vs the Judaeo Christian handed down commandment “Thou shalt not steal”.

        Anyway, as above, there is far more detail available online, much more …
        Positive aspects too, not just the negative injunctions or seeming rules.
        I hardly feel qualified to explain;- best look further yourself!

        But essentially, morality is the basis.

        “May all beings be happy” ;=})

  3. Richard says:

    Great post. Makes sense.
    Buddhists, as you know, don’t have a prohibition on tobacco because it isn’t considered to be a mind-altering substance.

    • Frank Davis says:

      Tobacco is slightly psychotropic: it improves concentration and endurance.

    • RdM says:

      The more strict ones might have moved beyond it of their own accord, but I remember going once on a 10 day Vipassana retreat and up early one morning catching the scent of the teacher’s pipe… I didn’t hold it against him.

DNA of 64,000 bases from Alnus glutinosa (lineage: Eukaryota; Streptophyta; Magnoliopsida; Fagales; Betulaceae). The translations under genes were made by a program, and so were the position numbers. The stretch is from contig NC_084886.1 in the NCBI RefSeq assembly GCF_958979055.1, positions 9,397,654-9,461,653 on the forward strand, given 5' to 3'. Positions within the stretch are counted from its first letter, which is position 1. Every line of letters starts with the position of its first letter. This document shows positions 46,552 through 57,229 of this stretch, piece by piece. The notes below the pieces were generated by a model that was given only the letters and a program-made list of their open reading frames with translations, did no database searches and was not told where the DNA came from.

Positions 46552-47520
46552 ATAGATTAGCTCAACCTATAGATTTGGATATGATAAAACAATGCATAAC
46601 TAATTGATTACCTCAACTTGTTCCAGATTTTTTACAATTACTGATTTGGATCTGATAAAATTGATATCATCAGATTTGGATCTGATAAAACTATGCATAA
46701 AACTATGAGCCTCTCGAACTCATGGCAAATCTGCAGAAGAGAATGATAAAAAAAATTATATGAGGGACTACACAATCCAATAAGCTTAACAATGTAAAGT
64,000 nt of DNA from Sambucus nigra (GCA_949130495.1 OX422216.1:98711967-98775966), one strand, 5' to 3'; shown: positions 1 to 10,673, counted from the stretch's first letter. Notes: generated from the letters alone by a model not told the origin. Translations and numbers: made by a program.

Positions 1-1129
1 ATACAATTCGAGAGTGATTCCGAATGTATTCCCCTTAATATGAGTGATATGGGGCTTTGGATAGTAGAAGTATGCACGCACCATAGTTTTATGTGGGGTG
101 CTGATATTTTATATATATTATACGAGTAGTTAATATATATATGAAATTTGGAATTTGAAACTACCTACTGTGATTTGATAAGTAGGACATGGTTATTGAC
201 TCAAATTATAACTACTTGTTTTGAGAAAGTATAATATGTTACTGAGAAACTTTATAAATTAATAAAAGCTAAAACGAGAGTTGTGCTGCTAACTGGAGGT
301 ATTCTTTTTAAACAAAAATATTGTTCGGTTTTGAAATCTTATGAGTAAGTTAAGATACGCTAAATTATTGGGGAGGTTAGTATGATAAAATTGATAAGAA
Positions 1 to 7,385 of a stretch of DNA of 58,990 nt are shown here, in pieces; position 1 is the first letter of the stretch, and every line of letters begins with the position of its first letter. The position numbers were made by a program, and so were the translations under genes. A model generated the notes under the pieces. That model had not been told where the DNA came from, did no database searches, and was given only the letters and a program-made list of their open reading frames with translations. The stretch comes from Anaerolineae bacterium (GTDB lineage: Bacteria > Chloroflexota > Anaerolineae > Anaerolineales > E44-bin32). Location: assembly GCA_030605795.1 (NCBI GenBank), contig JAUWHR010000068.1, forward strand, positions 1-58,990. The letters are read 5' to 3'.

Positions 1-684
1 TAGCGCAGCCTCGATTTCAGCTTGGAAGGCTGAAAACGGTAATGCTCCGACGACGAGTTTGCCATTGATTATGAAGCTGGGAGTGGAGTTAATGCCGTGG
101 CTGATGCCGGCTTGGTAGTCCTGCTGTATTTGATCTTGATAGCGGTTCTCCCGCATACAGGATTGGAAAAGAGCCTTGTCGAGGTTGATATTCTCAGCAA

• RdM says:

        Hard to explain, but it was like the greatest class in oneself that one ever had…
        However, I didn’t keep up the practice… but I retain some memory of it.

  4. slugbop007 says:

    The WHO already sent out a directive last year telling people that they should only listen to music for one hour a day.


  5. Rose says:

    And right now that god is called Longevity, and it is everyone’s duty to live as long as they possibly can

    I couldn’t disagree more, longevity is just an excuse for their actions, they couldn’t care less if you live or die.

    I’ve been puzzling for a while now, if you live under “a system of government in which priests rule in the name of God or a god” it’s a theocracy, but what is it called if you live under a system of government in which medics always have the final word?

    Selling sickness: the pharmaceutical industry and disease mongering